Modern medicine has a tendency to treat a patient as nothing more than a list of symptoms which are to be checked off as the examination takes place. After a number of symptoms are checked off, a diagnosis is made and the treatment begins. Modern medicine for the most part sees the patient and the illness as two separate entities when in fact they are not. One thing which the alternative healthcare industry gets right is the amount of time its various practitioners spend with their patients in comparison to normal General Practitioners. In the U.K for example, while an encounter with a doctor lasts on average 8 minutes, the average encounter with an alternative healthcare practitioner lasts in the region of an hour. This is a rather large difference which goes quite a bit of the way to explaining the effectiveness of alternative therapies via the “feel-good factor” the patients receive. All in all, it is the placebo effect and nothing more.
So in that sense, acupuncture does work. It works in that it activates the placebo effect. It works in the same way that an American Heart Association journal found a “relationship between optimism and stroke reduction” and that the level of reduction “is similar to that observed in people who increase fruit and vegetable consumption, one analysis suggests”. This is exactly how acupuncture and the other variations of alternative health work. The problem is that they don’t admit this. Instead, they contend that they are holders of esoteric knowledge which is superior to the knowledge held by the profit driven modern medical industry. By undermining real medicine that really works, they are putting people at risk. This may seem alarmist but rightly so. In my native city of Cork, a number of acupuncture clinics offer treatment for the following:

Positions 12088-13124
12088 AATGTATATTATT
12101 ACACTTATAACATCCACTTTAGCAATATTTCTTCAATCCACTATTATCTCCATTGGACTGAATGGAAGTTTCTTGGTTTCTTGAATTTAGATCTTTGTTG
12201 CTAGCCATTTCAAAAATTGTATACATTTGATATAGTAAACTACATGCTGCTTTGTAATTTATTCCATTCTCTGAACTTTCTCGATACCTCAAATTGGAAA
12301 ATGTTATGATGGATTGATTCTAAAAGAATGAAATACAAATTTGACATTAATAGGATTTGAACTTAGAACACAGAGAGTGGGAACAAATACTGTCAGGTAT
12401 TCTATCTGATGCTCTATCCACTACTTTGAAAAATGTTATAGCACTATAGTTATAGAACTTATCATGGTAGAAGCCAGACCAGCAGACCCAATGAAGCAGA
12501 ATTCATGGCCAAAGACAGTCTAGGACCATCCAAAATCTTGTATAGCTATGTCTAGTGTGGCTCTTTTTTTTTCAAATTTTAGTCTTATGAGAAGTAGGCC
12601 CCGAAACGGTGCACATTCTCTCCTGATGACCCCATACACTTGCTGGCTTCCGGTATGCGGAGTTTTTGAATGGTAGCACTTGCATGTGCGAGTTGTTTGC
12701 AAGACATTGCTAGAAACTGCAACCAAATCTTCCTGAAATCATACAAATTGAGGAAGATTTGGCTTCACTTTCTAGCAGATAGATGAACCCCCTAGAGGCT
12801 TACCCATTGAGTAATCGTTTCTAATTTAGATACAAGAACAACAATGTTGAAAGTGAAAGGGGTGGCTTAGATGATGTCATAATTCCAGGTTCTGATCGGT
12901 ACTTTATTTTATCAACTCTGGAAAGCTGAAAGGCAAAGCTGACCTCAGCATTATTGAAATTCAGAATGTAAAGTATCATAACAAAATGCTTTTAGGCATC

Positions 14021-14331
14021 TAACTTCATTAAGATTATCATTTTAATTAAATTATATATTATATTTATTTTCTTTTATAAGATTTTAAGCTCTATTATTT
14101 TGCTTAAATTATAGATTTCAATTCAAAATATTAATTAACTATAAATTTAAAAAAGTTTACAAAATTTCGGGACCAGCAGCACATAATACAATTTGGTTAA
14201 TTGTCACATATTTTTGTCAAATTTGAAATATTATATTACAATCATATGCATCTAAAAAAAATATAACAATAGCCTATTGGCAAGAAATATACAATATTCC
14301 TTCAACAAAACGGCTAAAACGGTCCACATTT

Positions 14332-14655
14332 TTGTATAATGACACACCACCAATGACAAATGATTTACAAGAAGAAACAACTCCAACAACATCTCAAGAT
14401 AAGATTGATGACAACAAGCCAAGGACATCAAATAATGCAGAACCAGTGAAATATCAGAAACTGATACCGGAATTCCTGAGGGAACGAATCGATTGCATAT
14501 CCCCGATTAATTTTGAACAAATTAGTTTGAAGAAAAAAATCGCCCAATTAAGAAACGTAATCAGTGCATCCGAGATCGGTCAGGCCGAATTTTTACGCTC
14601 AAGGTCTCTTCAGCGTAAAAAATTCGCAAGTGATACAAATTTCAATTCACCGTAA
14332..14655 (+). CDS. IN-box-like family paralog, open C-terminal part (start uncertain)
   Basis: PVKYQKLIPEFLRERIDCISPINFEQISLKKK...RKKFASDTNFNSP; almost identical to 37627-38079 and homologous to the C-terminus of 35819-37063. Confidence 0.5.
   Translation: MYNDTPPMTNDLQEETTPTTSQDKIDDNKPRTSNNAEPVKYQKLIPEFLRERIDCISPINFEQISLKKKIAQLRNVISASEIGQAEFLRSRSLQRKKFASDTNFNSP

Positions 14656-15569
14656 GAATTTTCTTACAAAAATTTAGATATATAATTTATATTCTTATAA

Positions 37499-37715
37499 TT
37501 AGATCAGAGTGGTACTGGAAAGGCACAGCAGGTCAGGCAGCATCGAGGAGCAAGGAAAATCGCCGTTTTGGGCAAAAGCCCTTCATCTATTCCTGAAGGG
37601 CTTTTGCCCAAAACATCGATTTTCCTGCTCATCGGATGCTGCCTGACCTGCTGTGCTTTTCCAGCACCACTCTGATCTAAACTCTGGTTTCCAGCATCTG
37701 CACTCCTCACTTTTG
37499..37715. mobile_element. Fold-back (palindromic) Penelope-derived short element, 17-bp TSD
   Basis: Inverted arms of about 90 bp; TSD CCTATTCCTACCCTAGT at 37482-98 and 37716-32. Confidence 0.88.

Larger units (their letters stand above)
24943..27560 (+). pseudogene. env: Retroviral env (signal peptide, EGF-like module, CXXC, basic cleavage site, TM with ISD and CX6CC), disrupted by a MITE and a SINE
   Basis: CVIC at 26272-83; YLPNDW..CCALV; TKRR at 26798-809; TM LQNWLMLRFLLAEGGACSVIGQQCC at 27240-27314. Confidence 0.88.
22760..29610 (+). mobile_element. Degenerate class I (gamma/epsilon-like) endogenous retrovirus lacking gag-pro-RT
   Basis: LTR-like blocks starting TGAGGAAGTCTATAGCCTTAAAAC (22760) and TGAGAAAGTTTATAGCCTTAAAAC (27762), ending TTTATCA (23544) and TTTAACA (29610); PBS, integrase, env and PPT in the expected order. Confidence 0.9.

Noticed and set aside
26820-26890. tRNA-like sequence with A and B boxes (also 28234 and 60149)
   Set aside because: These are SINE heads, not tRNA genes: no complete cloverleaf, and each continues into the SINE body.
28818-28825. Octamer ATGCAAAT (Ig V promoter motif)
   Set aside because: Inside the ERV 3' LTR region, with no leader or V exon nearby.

Hypertension, Angina Pectoris, Arteriosclerosis, Anemia, Allergies, Asthma, Emphysema, Sinusitis, Bronchitis, Fibromyalgia, Chronic Fatigue Syndrome, Side effects of Chemotherapy and Radiation Treatment, Multiple Sclerosis, Trigeminal Neuralgia, Diabetes, Hip Pain, Back Pain, Knee Pain, Neck Pain, Shoulder Pain, Sciatica Pain, Arthritis, Osteoarthritis, Fertility Problems.
This is completely irresponsible and dangerous. Acupuncture, along with alternative healthcare in general, is either under-regulated or completely unregulated. It may seem that I am picking on an easy target but when something as apparently as benign as acupuncture offers supposed treatments for the above, it takes on a more malignant form. Such practices which involve the suspension of logic and basic scientific reasoning , serve no purpose in a technologically advanced society and deserve to be treated as the 21st century equivalent of snake oil; nothing more and nothing less.